Homeland Security:

First Phase of Visitor and Immigration Status Program Operating, but Improvements Needed

GAO-04-586: Published: May 11, 2004. Publicly Released: May 11, 2004.

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The Department of Homeland Security (DHS) has established a program--the United States Visitor and Immigrant Status Indicator Technology (US-VISIT)--to collect, maintain, and share information, including biometric identifiers, on selected foreign nationals who travel to the United States. By congressional mandate, DHS is to develop and submit for approval an expenditure plan for US-VISIT that satisfies certain conditions, including being reviewed by GAO. Among other things, GAO was asked to determine whether the plan satisfied these conditions, and to provide observations on the plan and DHS's program management.

DHS's fiscal year 2004 US-VISIT expenditure plan and related documentation at least partially satisfies all conditions imposed by the Congress, including meeting the capital planning and investment control review requirements of the Office of Management and Budget (OMB). DHS developed a draft risk management plan and a process to implement and manage risks. However, DHS does not have a current life cycle cost estimate or a cost/benefit analysis for US-VISIT. The US-VISIT program merges four components into one integrated whole to carry out its mission. GAO also developed a number of observations about the expenditure plan and DHS's management of the program. These generally recognize accomplishments to date and address the need for rigorous and disciplined program practices. US-VISIT largely met its commitments for implementing an initial operating capability, known as Increment 1, in early January 2004, including the deployment of entry capability to 115 air and 14 sea ports of entry. However, DHS has not employed rigorous, disciplined management controls typically associated with successful programs, such as test management, and its plans for implementing other controls, such as independent verification and validation, may not prove effective. More specifically, testing of the initial phase of the implemented system was not well managed and was completed after the system became operational. In addition, multiple test plans were developed during testing, and only the final test plan, completed after testing, included all required content, such as describing tests to be performed. Such controls, while significant for the initial phases of US-VISIT, are even more critical for the later phases, as the size and complexity of the program will only increase. Finally, DHS's plans for future US-VISIT resource needs at the land ports of entry, such as staff and facilities, are based on questionable assumptions, making future resource needs uncertain.

Recommendations for Executive Action

  1. Status: Closed - Implemented

    Comments: The US-VISIT program office has evaluated Increment 2B operational performance, and according to program officials, the evaluations supported the workforce and facilities planning assumption that no additional staff were required to support deployment of Increment 2B, and that minimal modifications to interior workspace were required to accommodate biometric capture devices and printers and to install electrical circuits. Moreover, the program office has since discontinued it land ports of entry demonstration projects.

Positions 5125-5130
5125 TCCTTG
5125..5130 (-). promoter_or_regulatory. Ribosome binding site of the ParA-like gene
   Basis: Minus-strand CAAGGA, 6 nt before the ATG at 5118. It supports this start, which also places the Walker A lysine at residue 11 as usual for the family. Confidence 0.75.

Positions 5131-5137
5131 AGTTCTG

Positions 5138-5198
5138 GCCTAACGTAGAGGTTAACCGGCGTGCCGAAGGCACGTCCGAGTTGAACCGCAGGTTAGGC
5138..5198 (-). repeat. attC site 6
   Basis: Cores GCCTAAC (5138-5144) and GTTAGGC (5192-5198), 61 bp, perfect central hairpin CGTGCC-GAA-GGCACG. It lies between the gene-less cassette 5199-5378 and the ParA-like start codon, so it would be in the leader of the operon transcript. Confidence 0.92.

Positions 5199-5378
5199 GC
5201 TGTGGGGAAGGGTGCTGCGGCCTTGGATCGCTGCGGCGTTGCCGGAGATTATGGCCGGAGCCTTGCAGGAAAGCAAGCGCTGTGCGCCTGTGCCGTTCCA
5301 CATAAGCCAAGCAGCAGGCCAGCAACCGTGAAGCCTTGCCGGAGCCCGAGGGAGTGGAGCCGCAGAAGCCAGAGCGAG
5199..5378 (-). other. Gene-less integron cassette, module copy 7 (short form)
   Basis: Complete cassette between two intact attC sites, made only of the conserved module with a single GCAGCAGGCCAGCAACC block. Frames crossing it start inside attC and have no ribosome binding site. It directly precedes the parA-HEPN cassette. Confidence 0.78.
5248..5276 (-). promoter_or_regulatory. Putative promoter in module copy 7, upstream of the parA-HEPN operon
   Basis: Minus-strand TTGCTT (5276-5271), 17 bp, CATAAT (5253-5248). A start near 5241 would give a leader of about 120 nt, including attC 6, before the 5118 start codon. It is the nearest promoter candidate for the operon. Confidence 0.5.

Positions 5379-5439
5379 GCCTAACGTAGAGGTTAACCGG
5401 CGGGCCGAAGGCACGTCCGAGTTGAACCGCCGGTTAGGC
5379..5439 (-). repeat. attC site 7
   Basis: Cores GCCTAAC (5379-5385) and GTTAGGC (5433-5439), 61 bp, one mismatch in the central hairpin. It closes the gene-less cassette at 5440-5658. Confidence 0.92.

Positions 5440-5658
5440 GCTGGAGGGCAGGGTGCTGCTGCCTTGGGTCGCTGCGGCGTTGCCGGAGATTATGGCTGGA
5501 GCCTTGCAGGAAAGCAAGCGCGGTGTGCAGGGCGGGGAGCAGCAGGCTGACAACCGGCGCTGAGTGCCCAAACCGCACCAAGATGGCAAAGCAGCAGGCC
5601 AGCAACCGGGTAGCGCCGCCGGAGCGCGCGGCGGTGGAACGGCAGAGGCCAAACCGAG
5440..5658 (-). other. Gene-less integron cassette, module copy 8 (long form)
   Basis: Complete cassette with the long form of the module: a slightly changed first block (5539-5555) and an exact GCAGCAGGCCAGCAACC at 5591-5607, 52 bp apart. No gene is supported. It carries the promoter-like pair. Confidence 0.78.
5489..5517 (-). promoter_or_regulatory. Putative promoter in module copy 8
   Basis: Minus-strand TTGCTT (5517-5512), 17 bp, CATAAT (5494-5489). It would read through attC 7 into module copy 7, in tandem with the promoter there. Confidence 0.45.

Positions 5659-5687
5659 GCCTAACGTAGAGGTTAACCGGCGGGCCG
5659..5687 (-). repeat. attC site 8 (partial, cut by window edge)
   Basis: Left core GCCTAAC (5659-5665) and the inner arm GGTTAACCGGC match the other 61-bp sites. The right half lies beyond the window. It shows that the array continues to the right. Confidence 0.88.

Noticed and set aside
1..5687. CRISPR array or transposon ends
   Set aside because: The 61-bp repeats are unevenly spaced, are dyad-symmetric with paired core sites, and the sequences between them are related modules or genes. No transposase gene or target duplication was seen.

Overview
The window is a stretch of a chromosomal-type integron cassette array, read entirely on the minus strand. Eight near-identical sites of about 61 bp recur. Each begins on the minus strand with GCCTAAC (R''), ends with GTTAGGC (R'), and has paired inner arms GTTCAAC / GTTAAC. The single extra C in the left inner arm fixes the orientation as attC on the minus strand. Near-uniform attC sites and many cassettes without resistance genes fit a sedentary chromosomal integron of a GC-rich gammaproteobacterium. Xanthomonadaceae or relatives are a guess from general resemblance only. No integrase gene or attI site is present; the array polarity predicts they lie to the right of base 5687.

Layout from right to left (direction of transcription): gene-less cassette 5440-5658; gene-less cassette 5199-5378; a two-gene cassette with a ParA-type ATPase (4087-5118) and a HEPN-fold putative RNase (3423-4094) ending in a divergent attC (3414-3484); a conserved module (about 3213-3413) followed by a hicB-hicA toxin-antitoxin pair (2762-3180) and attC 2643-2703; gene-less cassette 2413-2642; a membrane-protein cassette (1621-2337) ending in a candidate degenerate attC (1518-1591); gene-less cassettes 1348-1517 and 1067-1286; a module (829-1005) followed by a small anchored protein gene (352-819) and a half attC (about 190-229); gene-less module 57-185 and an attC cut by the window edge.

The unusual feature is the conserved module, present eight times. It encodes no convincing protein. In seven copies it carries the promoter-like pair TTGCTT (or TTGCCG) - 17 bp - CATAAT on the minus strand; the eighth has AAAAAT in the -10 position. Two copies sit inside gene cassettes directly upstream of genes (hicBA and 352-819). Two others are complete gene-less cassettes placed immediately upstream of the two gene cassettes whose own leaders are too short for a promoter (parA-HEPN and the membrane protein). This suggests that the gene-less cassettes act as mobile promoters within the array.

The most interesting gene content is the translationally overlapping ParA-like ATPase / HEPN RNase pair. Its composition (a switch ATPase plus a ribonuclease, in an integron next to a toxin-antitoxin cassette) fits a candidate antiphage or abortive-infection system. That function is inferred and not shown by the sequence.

Recommendation: To better ensure that the US-VISIT program is worthy of investment and is managed effectively, the Secretary of Homeland Security should direct the Under Secretary for Border and Transportation Security to ensure that the US-VISIT program director assesses the full impact of a key future US-VISIT increment on land port of entry workforce levels and facilities, including performing appropriate modeling exercises.

    Agency Affected: Department of Homeland Security: Directorate of Border and Transportation Security

  2. Status: Closed - Implemented

    Comments: In February 2005, we reported that the US-VISIT program office disclosed management reserve funding of $33 million for fiscal year 2004 in a briefing to the Subcommittees on Homeland Security, Senate and House Committees on Appropriations. Also, in February 2005, we reported that the US-VISIT program office disclosed management reserve funding of $23 million in its fiscal year 2005 expenditure plan. In February 2007, we reported that the program office disclosed management reserve funding of $13 million in its fiscal year 2006 expenditure plan. In doing so, the program office has demonstrated a pattern of disclosing management reserve funding.

    Recommendation: To better ensure that the US-VISIT program is worthy of investment and is managed effectively, the Secretary of Homeland Security should direct the Under Secretary for Border and Transportation Security to ensure that the US-VISIT program director ensures that all future US-VISIT expenditure plans identify and disclose management reserve funding.

    Agency Affected: Department of Homeland Security: Directorate of Border and Transportation Security

  3. Status: Closed - Implemented

    Comments: The US-VISIT Deputy Program Manager reported to House and Senate Appropriations Committee staff that management reserve funding in the fiscal year 2004 expenditure plan was $33 million.